INDEX NO. 154923/2018
NYSCEF DOC. NO. 83 PRESENT: HON. JOHN J. KELLEY Justice MOTION DATE 12/23/2020 MOTION SEQ. NO. 004
DECISION + ORDER ON MOTION
The following e-filed documents, listed by NYSCEF document number 68, 69, 70, 71, 72, 73, 74, 75, 76, 77, 78, 79, and 80 (Motion 004) were read on this motion to/for DISQUALIFY ATTORNEY.
In this action to recover damages for discrimination in employment on the basis of sex, the defendants move to disqualify both of the attorneys for the plaintiff under the "advocate/witness" rule, inasmuch as they would be required to appear as witnesses in the action. The plaintiff opposes the motion. The motion is denied.
In the present dispute, the plaintiff testified at her deposition that one of her attorneys recommended to her that she file criminal charges against the defendant David Brumm in connection with an alleged sexual assault that underlies a portion of the instant action. She further testified that her other attorneys drafted pleadings and other documents in this action that, although based on statements that she made to them, were not 100% accurate.
In the first instance, where a party asserts that he or she relied on advice of counsel, or asserts that he or she acted good faith in asserting either a claim or a defense in connection with that advice, then the basis for that reliance, and the state of that party's knowledge, including legal advice from counsel, will be subject to disclosure (see United States v Bilzerian, 926 F2d 1285, 1292 [2d Cir 1991]). This rule is commonly known as an "at issue" waiver of privilege. "'At issue' waiver of privilege occurs [only] where a party affirmatively places the subject matter of his or her own privileged communication at issue in litigation, so that invasion of the privilege is required to determine the validity of a claim or defense of the party asserting the privilege, and application of the privilege would deprive the adversary of vital information" (Deutsche Bank Trust Co. of Ams. v Tri-Links Inv. Trust, 43 AD3d 56, 63 [1st Dept 2007]; Credit Suisse First Boston v Utrecht-America Fin. Co., 27 AD3d 253, 254 [1st Dept 2006]).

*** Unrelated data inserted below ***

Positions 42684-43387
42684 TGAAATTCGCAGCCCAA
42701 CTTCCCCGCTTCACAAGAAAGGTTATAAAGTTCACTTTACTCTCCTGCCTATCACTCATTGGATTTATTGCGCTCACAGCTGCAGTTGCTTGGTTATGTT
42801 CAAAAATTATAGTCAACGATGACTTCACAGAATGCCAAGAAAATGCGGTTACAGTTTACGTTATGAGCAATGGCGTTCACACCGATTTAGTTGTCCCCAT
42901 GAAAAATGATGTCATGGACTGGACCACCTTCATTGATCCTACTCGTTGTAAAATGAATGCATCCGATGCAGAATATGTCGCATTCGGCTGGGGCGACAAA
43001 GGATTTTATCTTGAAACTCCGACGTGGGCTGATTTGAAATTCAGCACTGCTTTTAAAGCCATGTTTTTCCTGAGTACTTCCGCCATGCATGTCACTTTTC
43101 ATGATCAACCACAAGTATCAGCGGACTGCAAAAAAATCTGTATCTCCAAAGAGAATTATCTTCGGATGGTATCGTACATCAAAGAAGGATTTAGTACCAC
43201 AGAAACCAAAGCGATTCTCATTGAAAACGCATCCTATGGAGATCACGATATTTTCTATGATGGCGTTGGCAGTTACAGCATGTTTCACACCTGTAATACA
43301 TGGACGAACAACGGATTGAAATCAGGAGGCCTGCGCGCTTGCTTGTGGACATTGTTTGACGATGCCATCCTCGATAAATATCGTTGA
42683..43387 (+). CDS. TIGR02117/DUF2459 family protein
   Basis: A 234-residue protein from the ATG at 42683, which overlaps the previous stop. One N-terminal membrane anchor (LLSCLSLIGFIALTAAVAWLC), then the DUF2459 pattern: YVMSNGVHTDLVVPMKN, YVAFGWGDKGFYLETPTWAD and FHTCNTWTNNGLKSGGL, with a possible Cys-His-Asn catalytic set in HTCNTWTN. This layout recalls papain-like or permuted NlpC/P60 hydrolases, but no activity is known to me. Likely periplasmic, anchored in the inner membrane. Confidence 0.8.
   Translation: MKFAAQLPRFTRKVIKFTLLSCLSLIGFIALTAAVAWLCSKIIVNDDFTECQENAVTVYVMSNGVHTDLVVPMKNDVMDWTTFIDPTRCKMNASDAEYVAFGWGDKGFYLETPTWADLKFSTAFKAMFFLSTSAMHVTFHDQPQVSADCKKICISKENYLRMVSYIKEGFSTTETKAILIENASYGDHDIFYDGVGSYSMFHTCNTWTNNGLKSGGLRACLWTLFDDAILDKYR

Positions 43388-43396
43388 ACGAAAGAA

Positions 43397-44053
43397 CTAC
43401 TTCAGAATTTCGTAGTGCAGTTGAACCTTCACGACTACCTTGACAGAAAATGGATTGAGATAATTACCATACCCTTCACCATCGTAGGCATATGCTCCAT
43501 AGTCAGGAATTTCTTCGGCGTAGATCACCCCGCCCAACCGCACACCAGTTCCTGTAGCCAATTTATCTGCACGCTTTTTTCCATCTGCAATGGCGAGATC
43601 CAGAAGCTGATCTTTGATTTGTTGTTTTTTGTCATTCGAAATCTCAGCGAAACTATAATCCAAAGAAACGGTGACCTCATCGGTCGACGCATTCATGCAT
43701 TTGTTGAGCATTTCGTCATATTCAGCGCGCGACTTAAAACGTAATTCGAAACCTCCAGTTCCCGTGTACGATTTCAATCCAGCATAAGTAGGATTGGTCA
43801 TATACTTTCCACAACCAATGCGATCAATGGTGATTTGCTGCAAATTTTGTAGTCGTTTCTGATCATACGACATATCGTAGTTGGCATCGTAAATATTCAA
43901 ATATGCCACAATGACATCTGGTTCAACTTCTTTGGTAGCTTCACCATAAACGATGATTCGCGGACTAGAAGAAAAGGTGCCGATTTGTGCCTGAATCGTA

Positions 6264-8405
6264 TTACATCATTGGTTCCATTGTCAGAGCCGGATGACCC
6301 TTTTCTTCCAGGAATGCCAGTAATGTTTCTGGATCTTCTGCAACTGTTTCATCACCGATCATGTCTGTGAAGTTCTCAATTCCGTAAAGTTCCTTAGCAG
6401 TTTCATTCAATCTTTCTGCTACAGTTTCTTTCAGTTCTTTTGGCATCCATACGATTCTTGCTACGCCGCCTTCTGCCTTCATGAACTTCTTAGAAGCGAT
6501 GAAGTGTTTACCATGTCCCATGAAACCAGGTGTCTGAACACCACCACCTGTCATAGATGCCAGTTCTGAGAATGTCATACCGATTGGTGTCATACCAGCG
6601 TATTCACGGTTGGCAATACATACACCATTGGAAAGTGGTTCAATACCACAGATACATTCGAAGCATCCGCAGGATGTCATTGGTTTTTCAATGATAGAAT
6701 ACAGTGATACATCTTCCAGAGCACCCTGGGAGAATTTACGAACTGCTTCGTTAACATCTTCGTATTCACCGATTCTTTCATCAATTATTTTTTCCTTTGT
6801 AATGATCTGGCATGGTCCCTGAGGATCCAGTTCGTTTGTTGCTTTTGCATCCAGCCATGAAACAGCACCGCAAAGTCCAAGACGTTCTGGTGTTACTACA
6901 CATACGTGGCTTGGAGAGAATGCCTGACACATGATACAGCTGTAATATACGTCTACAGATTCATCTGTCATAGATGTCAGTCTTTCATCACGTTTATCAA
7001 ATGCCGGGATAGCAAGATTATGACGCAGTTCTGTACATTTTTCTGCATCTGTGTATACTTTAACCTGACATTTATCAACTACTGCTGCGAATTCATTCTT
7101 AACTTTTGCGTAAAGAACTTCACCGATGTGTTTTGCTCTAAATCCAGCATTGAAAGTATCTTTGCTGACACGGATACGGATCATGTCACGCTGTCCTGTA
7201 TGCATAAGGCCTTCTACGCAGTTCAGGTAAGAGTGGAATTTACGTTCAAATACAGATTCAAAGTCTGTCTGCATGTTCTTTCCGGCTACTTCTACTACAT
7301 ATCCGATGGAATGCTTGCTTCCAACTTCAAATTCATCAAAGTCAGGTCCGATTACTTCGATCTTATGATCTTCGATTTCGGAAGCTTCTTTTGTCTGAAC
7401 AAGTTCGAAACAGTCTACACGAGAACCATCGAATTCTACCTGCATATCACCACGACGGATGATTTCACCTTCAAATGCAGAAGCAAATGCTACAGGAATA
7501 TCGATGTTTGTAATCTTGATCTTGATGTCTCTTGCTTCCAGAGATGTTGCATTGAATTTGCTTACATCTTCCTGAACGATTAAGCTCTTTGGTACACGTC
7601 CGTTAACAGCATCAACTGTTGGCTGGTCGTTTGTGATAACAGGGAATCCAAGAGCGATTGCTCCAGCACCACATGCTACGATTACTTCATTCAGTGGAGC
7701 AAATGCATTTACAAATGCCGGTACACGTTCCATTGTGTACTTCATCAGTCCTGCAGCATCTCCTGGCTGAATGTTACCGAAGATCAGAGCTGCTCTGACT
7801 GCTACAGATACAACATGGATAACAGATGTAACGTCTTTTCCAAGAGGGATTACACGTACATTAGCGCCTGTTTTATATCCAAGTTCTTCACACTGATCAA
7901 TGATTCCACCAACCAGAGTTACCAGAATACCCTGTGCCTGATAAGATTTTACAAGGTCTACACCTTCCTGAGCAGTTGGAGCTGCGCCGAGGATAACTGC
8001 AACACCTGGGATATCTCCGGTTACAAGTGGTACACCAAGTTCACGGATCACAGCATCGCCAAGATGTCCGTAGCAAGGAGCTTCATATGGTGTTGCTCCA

Conversely, where a party does not herself place in issue the matter as to which the privileged communications are relevant, the privilege is not waived. "Of course, that a privileged communication contains information relevant to issues the parties are litigating does not, without more, place the contents of the privileged communication itself 'at issue' in the lawsuit; if that were the case, a privilege would have little effect" (Deutsche Bank Trust Co. of Ams. v Tri-Links Inv. Trust, 43 AD3d at 64). "Rather, 'at issue' waiver occurs 'when the party has asserted a claim or defense that he intends to prove by use of the privileged materials'" (id., quoting North Riv. Ins. Co. v Columbia Cas. Co., 1995 WL 5792, *6, 1995 US Dist LEXIS 53, *17 [SD NY 1995] [emphasis added] [citations omitted]).
The defendants have not established that the source of the plaintiff's motivation for filing criminal charges, in and of itself, is actually "at issue" in this civil sex discrimination and harassment action. In other words, there is no likely possibility that the plaintiff will attempt to satisfy her burden of proof in this action by establishing that her attorney gave her advice as to whether to pursue criminal charges. Moreover, while an attorney shall not "present, participate in presenting, or threaten to present criminal charges solely to obtain an advantage in a civil matter" (Rules of Professional Conduct [22 NYCRR 1200.0] Rule 3.4[e]; see Matter of Bailey, 171 AD3d 184, 187 [1st Dept 2019]), that did not occur here; rather, based on advice of counsel, the plaintiff herself elected to pursue criminal charges against Brunn.